Pete Dye worked in conjunction with PGA TOUR players Steve Elkington and Kelly Gibson on this layout and it features lots of huge bunkers scattered about the property, plus water hazards thanks to five on-site ponds, none of which is ever hidden from view. The course is built in the wetlands alongside the famed Mississippi River and is an interesting play as it features a number of shorter par-4 holes which helps offset the length of other longer ones. Of course, those shorter holes aren’t the swing-as-hard-as-you-can variety, as they bring some severe doglegs into play where strategy can outperform strength.
Perhaps the signature hole here, although there could be several, is the final test, which runs out to over 500 yards off most tees and has water, sometimes with an alligator or two keeping an eye on things, all the way to the green.
And speaking of greens, they are surprisingly small for this sort of course, meaning your short game needs to be spot-on to score well on this famous track that is well worth the play — and who knows, some PGA TOUR pro may decide to join up with you in a two-man tournament.
Bourbon Is One Of The Most Popular Items At The NOLA Distillery In New Orleans, And Rightfully So, As This Brand Carries A Smooth, Smoky Taste That’s Great For Sippin’.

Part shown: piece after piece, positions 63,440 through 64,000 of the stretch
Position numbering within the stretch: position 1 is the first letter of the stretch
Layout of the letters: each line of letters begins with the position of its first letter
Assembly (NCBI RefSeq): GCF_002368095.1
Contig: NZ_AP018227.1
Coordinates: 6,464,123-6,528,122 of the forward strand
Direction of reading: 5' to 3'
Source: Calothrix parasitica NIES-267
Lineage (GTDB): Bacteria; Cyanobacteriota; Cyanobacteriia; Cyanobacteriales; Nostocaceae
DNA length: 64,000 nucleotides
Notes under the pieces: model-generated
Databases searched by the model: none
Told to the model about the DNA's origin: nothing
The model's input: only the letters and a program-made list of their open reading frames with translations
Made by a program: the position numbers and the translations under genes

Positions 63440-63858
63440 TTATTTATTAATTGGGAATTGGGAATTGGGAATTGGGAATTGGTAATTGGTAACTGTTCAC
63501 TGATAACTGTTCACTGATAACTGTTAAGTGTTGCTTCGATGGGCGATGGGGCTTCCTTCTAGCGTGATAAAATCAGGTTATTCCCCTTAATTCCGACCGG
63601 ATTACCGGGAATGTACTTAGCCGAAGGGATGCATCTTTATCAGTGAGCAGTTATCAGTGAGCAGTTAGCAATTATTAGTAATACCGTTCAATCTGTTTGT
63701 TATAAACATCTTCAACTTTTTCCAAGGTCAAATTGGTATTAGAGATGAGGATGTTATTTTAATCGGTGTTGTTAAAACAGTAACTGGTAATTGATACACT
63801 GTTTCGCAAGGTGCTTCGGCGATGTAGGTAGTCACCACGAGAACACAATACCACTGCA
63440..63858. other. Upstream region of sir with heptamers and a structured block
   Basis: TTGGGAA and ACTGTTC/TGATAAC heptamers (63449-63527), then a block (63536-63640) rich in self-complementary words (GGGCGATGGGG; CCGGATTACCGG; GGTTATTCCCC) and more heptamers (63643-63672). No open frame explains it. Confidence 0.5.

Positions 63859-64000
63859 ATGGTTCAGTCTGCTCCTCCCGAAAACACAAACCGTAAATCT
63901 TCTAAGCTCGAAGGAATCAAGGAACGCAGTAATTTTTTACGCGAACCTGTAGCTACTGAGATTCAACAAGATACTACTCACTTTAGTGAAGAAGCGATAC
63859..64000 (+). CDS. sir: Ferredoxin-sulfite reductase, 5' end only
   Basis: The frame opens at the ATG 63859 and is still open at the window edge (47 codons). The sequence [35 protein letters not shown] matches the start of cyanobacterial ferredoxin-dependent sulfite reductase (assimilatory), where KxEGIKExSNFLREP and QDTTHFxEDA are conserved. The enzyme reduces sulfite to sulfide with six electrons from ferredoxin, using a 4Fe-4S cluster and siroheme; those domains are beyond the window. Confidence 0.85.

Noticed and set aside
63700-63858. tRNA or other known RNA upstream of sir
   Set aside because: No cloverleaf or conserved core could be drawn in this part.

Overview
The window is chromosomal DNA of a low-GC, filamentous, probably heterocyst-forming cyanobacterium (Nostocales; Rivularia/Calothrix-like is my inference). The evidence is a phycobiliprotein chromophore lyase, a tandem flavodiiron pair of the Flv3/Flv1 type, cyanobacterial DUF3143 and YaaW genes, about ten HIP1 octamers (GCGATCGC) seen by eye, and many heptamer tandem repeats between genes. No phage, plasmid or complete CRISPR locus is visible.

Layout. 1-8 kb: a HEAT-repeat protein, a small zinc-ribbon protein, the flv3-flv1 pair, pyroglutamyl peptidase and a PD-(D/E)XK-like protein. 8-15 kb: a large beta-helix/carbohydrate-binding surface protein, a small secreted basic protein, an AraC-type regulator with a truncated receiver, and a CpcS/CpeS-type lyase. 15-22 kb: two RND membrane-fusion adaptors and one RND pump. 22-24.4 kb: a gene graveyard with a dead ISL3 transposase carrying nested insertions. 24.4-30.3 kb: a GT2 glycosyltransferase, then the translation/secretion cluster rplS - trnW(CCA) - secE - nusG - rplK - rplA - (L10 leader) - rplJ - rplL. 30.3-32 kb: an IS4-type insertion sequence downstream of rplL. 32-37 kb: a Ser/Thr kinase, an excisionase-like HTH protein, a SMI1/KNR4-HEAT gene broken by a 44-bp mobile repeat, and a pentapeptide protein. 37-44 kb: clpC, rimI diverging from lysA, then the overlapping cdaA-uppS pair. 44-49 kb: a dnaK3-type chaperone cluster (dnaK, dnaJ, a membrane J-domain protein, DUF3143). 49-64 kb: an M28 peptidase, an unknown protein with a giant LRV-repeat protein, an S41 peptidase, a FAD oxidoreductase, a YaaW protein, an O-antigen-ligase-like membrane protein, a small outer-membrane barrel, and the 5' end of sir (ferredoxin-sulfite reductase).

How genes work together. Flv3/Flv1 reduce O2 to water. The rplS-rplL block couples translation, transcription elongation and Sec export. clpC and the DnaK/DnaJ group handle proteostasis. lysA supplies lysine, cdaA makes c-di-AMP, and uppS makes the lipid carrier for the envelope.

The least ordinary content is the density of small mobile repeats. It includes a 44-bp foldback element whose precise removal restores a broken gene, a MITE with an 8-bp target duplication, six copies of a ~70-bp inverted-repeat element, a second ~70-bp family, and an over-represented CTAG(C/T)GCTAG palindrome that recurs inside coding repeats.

Tipping A Few Back
The one thing noticeable about this part of Louisiana is the number of breweries and distilleries one can find to explore. As such, there were several of these tours scheduled on this visit, including the NOLA Distilling company and Urban South Brewery.
At NOLA, which is ranked as the third-best distillery in New Orleans on TripAdvisor, they make the usual run of hand-crafted spirits including whiskey, rum, gin, vodka, and moonshine. Tours are available which include a tasting. Their bourbon (pictured above) is a smooth, smoky-tasting blend that is just right for sippin’ and enjoyin’. And to add to the enjoyment of that tasting, they sell Karl Malone-branded cigars, as the former NBA star is a pal of the owner.
While perhaps not the case here, a few of the distilleries visited on this trip had a notorious, and interesting, background in that the ancestors of the owner/operator of today’s business were in fact moonshiners from the days of Prohibition in the U.S. and the family secret home brew was passed down through the generations.
The Flights Of Beer For Sampling At Urban South Brewery Offer Up A Wide Selection Of Tastes, Which Means There Is Likely Something To Suit Everyone’s Palate After You Work Your Way Through A Few Samples.
Urban South Brewing
On the milder side of adult beverage consumption, it was off to Urban South Brewing for a flight (or two) of the fine products they make. An interesting twist to this product is that they craft it by melding the heritage of European beer-making with new American ideas, and it appears that the concept is working well. In all, Urban South produces over 20 varieties of beer and seltzer meaning there is likely something to suit everyone’s taste. One beer that is light, and carries a fun name, is Paradise Park American Lager, with a 4.4% alcohol content. It’s clear and refreshing meaning it’s a great choice after a round of golf, and it leaves no aftertaste.
All in all, there are lots of places to quench your thirst in New Orleans, and tours can be booked online at their sites.
In Part 2 of this series, writer Gord Montgomery heads out of New Orleans and into the Atchafalaya Basin and the bayou area of Morgan City on the Cajun Coast to play a few holes and cast a few lines looking to hook into some largemouth bass.